Namibia president says Germany’s reparation offer for colonial-era mass killings ‘not acceptable’

Geingob said in a statement that Germany has continued to call efforts to seek redress with the government and those affected in the conflict “healing of wounds” instead of reparations.
German troops killed up to 80,000 of Herero and Nama people in the southern African country between 1904 and 1908 in response to an anti-colonial uprising, according to the United States Holocaust Memorial Museum.
According to historians, the bloody conflict happened when the Herero indigenous people revolted against colonial troops over land seizures. Germany, which today gives development aid to Namibia, offered its first formal apology for the conflict in 2004.
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Both countries have been in talks since 2015 to negotiate compensation for the massacre by German colonial forces. So far, eight rounds of negotiations have taken place between the countries.
“The current offer for reparations made by the German Government remains an outstanding issue and is not acceptable to the Namibian Government,” the president said in the statement on Tuesday.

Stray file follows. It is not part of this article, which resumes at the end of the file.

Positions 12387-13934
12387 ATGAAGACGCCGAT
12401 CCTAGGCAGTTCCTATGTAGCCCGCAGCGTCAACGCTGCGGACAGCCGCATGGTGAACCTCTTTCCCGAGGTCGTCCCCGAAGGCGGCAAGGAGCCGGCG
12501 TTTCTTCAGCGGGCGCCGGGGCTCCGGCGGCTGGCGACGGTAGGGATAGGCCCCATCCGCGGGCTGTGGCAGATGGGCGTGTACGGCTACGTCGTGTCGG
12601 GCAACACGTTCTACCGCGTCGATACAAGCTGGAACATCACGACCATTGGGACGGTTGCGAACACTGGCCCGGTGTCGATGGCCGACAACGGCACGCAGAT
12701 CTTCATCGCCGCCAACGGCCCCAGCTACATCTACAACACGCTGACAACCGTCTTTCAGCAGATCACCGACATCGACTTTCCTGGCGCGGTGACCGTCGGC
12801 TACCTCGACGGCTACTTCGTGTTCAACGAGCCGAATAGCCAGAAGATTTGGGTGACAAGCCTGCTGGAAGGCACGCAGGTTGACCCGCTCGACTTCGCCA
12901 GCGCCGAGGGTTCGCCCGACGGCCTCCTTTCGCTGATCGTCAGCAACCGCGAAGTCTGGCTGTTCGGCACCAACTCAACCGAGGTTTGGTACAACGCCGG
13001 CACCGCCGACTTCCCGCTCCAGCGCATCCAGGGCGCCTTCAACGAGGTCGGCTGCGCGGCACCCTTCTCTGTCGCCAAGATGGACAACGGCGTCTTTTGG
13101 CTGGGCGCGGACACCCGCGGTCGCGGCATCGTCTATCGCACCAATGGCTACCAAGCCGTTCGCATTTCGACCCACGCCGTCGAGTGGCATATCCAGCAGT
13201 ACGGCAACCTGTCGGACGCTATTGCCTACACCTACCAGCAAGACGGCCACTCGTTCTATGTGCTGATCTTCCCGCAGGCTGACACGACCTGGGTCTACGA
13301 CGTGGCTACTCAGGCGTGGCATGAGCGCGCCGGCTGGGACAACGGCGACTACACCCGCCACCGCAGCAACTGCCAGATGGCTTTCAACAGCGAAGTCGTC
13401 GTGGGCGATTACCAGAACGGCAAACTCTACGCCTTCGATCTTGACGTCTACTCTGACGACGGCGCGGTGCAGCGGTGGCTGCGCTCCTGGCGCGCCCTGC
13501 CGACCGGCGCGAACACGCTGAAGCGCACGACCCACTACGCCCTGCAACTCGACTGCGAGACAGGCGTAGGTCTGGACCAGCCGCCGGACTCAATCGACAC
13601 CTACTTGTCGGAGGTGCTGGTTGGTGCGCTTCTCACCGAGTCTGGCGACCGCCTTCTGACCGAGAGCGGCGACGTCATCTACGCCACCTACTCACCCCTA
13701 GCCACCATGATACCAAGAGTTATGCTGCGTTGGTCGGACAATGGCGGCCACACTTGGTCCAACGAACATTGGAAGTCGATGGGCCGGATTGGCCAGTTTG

He did not give details of the offer.
CNN reached out to Germany’s Ministry for Foreign Affairs for comment but is yet to receive a response.
Descendants of the few survivors are still seeking $4 billion compensation from the German government for what they claim was an orchestrated campaign of extermination that preceded Germany’s genocidal policies of World War II.
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And for many years the Namibian government had asked Germany to call the war genocide and commit to reparations to the affected tribes.
While Germany has acknowledged and expressed regrets for its imperial troops’ role in the conflict, it has refused to pay compensation.
In the statement on Tuesday, Geingob said both governments have agreed to a political settlement, and its representative will continue to negotiate a revised offer.
In 2019, Germany returned a stolen 15th century artifact it took from Namibia known as the Stone Cross. The gesture was described by Monika Gruetters, Germany’s Minister of State for Media and Culture, as “a clear signal that we are committed to reappraising the colonial past.”
   

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